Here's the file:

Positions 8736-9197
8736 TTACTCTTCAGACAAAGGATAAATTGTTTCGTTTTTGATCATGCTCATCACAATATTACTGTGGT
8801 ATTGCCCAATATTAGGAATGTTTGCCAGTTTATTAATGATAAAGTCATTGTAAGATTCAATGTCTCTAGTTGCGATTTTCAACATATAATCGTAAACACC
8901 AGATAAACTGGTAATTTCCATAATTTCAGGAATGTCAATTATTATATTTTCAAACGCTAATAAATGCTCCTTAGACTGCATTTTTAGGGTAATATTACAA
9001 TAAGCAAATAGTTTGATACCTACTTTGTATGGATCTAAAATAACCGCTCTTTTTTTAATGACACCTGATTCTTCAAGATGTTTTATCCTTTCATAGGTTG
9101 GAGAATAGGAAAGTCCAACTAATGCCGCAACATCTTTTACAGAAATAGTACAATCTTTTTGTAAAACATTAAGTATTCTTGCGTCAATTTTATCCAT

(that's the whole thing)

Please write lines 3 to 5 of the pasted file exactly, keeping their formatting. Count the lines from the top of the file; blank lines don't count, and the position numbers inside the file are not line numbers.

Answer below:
8801 ATTGCCCAATATTAGGAATGTTTGCCAGTTTATTAATGATAAAGTCATTGTAAGATTCAATGTCTCTAGTTGCGATTTTCAACATATAATCGTAAACACC
8901 AGATAAACTGGTAATTTCCATAATTTCAGGAATGTCAATTATTATATTTTCAAACGCTAATAAATGCTCCTTAGACTGCATTTTTAGGGTAATATTACAA
9001 TAAGCAAATAGTTTGATACCTACTTTGTATGGATCTAAAATAACCGCTCTTTTTTTAATGACACCTGATTCTTCAAGATGTTTTATCCTTTCATAGGTTG